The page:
UFC welterweight Kevin Lee and the Nevada Athletic Commission have struck a deal.
During the NAC’s monthly conference call on Wednesday, Lee (18-7 MMA, 11-7 UFC) was sentenced to a six-month suspension and fined $ 19,526 as punishment for a positive amphetamine drug test resulting from his August 28 loss to Daniel Rodriguez in Las Vegas. Lee will be eligible to return to competition on February 28, 2022.
According to the rules of the CNA, such a violation would result in a suspension of 9 to 24 months. However, due to the circumstances of Lee’s case and his cooperation in the case, a lesser stay was recommended and a settlement agreement reached.
After his first hearing last month, Lee revealed in an Instagram post deleted since managing adult ADHD through medication, which he said tested positive. He also apologized for not disclosing its use to the NAC.
âI tested beyond the limit allowed by the Nevada State Athletic Commission in my last fight,â Lee wrote. âIn 2018, I was diagnosed with ADHD in adults, it has always affected me. I didn’t find a real treatment for the diagnosis until 2020, when I was recovering from my double knee surgeries. A doctor prescribed Adderall for me to improve my mental health. I spoke to USADA officials about it, but I didn’t apply for a Therapeutic Use Clearance from NSAC until my last fight. For that, I sincerely apologize to the UFC, the commission, my opponent, Dana White, matchmakers, Sean Shelby and Mick Maynard, and the fans.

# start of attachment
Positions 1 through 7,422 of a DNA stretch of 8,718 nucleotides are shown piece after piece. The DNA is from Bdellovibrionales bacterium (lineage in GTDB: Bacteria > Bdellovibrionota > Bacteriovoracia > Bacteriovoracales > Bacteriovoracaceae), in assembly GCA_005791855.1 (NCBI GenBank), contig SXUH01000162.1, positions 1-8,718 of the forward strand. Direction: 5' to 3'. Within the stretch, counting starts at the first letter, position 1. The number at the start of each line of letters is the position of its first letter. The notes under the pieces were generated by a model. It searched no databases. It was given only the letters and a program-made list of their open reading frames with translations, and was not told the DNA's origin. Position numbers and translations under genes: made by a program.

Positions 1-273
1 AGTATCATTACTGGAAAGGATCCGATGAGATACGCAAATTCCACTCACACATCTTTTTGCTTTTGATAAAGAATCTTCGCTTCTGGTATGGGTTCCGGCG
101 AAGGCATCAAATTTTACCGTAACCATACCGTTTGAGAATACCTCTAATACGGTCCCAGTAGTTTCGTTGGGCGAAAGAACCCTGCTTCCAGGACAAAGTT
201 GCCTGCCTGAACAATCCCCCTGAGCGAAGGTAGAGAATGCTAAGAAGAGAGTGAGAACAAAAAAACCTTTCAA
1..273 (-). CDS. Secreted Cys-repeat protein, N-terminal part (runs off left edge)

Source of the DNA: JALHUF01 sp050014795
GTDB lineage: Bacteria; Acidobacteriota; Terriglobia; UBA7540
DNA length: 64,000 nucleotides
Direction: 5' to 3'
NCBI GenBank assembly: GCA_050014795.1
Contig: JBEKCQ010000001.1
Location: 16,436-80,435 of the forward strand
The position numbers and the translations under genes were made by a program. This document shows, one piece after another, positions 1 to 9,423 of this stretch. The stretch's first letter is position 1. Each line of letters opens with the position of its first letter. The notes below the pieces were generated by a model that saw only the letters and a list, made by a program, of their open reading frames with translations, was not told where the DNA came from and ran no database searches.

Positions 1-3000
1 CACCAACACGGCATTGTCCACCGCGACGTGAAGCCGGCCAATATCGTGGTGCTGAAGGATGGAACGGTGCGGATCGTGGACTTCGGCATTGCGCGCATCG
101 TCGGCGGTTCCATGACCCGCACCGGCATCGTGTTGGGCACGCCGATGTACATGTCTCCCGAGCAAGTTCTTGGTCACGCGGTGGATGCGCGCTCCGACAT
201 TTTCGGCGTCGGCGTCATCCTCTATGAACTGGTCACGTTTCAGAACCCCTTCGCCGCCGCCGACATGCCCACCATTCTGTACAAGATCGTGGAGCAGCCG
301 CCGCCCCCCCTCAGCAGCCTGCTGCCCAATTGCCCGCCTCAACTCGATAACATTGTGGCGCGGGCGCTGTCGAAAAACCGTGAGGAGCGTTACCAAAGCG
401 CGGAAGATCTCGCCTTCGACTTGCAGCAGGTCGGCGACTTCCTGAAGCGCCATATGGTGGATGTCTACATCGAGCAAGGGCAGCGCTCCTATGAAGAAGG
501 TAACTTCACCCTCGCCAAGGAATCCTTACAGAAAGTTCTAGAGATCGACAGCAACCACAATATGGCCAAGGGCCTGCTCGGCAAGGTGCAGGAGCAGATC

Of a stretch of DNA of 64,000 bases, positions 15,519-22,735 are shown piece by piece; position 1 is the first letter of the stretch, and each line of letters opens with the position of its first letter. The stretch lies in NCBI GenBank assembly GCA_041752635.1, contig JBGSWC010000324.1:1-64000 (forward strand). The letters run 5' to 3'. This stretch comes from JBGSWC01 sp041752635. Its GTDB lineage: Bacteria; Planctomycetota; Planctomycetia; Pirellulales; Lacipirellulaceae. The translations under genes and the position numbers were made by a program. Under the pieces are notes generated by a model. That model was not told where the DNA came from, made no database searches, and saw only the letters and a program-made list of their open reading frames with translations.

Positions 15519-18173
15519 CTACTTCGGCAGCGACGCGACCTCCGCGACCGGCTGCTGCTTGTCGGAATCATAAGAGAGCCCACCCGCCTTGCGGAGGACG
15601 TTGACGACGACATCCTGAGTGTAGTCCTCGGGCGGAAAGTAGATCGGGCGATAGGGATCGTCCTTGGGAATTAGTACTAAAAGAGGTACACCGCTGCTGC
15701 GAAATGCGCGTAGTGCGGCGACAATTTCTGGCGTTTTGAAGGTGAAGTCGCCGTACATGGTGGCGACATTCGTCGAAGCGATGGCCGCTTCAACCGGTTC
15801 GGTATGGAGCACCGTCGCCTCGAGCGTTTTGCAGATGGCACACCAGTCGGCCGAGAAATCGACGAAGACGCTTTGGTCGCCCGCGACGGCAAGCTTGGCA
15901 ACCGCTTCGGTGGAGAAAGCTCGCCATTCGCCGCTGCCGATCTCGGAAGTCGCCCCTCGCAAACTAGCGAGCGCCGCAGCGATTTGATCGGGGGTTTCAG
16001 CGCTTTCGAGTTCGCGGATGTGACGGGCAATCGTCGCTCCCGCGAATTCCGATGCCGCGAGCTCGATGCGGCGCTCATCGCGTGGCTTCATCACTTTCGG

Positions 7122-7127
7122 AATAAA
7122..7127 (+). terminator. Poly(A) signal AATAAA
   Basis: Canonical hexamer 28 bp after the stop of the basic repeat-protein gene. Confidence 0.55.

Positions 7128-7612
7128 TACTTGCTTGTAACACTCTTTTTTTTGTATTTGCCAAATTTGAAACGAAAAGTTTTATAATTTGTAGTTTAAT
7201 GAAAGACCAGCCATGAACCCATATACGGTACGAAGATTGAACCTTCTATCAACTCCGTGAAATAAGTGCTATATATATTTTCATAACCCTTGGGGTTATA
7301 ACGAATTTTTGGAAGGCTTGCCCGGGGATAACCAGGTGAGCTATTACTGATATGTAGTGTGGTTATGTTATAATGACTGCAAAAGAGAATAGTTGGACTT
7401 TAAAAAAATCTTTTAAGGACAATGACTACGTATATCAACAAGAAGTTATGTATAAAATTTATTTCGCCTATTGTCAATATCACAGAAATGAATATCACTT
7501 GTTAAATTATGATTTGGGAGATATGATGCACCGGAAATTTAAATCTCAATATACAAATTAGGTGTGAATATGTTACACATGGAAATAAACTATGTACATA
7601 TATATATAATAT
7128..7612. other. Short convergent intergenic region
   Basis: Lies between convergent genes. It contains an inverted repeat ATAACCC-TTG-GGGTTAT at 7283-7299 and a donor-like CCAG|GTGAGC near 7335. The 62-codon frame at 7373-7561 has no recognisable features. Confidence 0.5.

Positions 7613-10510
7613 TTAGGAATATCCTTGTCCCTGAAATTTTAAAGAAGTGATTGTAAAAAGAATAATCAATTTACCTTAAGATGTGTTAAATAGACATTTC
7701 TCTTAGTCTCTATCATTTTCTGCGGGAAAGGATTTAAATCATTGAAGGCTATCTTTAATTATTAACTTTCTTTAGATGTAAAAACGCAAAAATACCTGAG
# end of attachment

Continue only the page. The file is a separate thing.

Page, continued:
âI never intended to gain an athletic advantage. It was an attempt to overcome the severe anxiety I suffer from in silence on a daily basis. I am actively cooperating with the Nevada Athletic Commission and hope to come to an agreement on a sanction. I will use this time to heal and come back stronger. Sorry for my lack of professionalism which led to this disappointment, I will be back. â
Lee, 29, followed her initial statement with another message on Instagram the same day. âI’ve been embarrassed for the past few weeks since I knew this news was going to come out,â Lee wrote. âI have always known that my brain works differently from others and I have tried to hide it all my life.
He continued to talk about his struggles with sobriety outside of battle camps. The statement was accompanied by a video of him washing prescription pills in the sink, which served as a marker of self-responsibility. âI have to be sober and connected with God,â Lee said.
Lee has lost four of his last five outings as he rebounded between lightweight and welterweight. It is not known in what weight class he will make his comeback, but he will need to be cleared by the NAC before doing so.